I listened to the Torah being read earlier today. It was the second portion in the Torah: Noah. It is interesting that this is probably the most often told and illustrated Torah story in children’s books. Perhaps that is because of something we sense about children’s natural affinity to animals and/or their intuitive sense of the connectedness between us and them, between our fate and theirs. Perhaps there are also other reasons…
In any case, as I listened to the story again today, some beautiful imagery came to me. First, there was this beautiful way in which the ark was readied to be sent off on its journey: After Noah assembled his family inside, “They came to Noah into the Ark, two by two of all flesh in which there was a breath of life. Thus they that came, came male and female of all flesh, as God had commanded him. And God shut it on his behalf.”
If I try to see this from Noah’s point of view, what I see is the total destruction of his world, but also safe passage (along with other designated passengers) to a new world somehow cleansed of the ills that led to the destruction of the first one. We know that the new world which all of the Ark’s passengers eventually reach is different because God tells us explicitly of the new, cleansed world, “I will never again strike down all life as I have just done. Continuously, all the days of the earth, seedtime and harvest, cold and heat, summer and winter, day and night, shall not cease.” So in the new world, balance has been restored and this will continue, without interruption.
Seen from Noah’s point of view (as I imagine it), the entire sequence of events seems like an analogy for life, death, and continuation. In this analogy, the destruction of Noah’s world is like a person’s death. The animals that accompany Noah represent a person’s deeds while he was alive. (In this analogy, the matched pair of male and female creatures perhaps represent, respectively, the revealed and concealed aspects of a person's actions.) These come to him, along with his family. God then seals the Ark door shut to provide safe passage to the future, insulating all within from the destruction all around. After the necessary cleansing is complete, all aboard go out into the new world to live on. So, in my analogy, the person who has died has his deeds and his family live on in a world that will continue and not be destroyed. What I’m saying is the person dies, but his deeds live on and he lives on through them. (Noah also reached the new world alive.)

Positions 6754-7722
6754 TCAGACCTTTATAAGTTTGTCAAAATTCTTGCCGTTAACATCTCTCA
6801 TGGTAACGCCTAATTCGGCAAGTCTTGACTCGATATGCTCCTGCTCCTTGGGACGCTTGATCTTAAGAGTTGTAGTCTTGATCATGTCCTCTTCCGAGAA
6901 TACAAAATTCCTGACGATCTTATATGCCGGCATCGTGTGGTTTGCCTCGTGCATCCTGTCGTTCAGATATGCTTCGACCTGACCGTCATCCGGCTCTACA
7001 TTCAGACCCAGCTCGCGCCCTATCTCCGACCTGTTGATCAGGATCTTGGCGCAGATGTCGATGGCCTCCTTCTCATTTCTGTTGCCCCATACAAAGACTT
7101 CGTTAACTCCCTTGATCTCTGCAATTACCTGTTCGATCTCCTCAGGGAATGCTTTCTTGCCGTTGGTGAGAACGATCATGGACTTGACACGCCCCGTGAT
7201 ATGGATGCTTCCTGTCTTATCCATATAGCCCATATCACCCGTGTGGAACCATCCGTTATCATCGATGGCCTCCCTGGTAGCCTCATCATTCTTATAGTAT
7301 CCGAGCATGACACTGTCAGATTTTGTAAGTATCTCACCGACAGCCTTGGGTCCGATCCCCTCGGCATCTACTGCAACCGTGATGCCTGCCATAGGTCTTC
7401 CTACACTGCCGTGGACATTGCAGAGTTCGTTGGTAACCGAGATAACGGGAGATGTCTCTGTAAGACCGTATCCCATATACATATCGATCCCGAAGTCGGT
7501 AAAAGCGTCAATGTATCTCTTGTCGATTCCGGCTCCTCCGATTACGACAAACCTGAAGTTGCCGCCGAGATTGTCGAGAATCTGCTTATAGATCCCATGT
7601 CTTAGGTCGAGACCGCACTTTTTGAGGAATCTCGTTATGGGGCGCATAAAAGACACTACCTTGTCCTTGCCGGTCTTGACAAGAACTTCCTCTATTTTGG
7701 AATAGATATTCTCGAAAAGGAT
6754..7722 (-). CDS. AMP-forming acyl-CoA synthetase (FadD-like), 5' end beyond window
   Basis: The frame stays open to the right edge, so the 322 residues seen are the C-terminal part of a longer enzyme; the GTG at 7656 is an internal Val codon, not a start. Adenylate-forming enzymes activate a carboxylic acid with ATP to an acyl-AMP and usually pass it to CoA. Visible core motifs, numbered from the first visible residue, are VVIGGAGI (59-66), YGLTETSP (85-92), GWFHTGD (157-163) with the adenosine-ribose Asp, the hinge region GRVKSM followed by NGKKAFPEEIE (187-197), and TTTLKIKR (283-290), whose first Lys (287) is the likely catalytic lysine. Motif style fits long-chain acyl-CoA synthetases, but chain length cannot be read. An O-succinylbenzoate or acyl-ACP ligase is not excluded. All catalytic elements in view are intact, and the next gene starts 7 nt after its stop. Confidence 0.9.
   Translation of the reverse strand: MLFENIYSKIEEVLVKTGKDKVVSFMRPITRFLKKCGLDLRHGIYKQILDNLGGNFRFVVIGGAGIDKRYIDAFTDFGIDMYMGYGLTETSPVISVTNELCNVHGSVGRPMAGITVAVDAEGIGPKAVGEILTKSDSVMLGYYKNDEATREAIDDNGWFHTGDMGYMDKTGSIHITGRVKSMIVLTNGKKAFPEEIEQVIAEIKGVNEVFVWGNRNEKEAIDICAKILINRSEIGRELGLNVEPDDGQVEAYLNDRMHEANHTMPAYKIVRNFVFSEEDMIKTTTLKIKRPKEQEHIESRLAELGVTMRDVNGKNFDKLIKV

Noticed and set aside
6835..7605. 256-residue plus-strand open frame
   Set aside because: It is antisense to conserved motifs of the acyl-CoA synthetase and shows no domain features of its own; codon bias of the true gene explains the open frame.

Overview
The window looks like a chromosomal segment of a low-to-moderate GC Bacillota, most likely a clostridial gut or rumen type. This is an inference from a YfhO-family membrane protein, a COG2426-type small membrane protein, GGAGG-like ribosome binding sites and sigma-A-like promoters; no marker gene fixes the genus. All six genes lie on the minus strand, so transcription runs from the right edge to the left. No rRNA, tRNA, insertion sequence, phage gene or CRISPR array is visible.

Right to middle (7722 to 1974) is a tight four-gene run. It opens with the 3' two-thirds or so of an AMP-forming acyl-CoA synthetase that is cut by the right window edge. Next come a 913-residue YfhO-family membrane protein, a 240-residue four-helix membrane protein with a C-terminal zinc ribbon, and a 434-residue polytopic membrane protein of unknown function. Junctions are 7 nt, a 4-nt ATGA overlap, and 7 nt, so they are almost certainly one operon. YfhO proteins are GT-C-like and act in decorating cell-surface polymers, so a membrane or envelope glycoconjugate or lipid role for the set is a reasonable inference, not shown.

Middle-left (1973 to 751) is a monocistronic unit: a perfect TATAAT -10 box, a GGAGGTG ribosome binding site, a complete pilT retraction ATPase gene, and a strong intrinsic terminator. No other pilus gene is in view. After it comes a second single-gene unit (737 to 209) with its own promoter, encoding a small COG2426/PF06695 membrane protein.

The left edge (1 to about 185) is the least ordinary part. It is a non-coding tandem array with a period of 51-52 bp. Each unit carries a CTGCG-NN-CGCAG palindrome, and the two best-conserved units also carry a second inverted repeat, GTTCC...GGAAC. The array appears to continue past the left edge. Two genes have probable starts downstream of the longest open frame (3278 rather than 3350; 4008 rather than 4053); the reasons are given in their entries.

This is consonant with an idea expressed by Thich Naht Hahn in his book “Fear - Essential Wisdom for Getting Through the Storm” (a subtitle well-suited to this topic!):
- “Think of a plum tree. In each plum on the tree there is a pit. That pit contains the plum tree and all previous generations of plum trees…Inside the pit is an intelligence, a wisdom that knows how to become a plum tree…It cannot do this on its own. It can do this only because it has received the experience and adaptations of so many generations of ancestors. You are the same. You possess the wisdom and intelligence to become a full human being because you have inherited an eternity of wisdom, not only from your blood ancestors but from your spiritual ancestors too.”
Might this be another reason that children are so naturally drawn to the story of Noah and the Ark? When a child is born, she is pure inheritance, with no other element. As time goes on, we become amalgams of our nurturing, the world around us, and how we react to all of that. The birthing process is also a destruction of a watery world in favor of another, with more light, more challenges, and one which will require much more effort. After some time, children begin to feel more at home in the new world, but they are still (relatively) close to their own experience of transition from world to world - from whatever world they inhabited prior to conception, to the “Ark” of their mother’s womb, to this world, which we all currently share. So maybe the story of Noah and the Ark resonates more with them.
We are the continuation of what came before us. But we also have our own mission here. And then, when that is done, we will pass on all that we have given and all that we have become to the future generations. None of it is lost. All of it survives, in a new place, and in a new form.
After God says he will not destroy all life again, He then guarantees this decree with a sign: The rainbow, a beautiful expression itself of harmony and balance in the world. Light is broken out into its component parts and spread out against the heavens. We are made up of many colors that have come through many storms. They are there so that they can shine in this world. And the next.
Pass it on.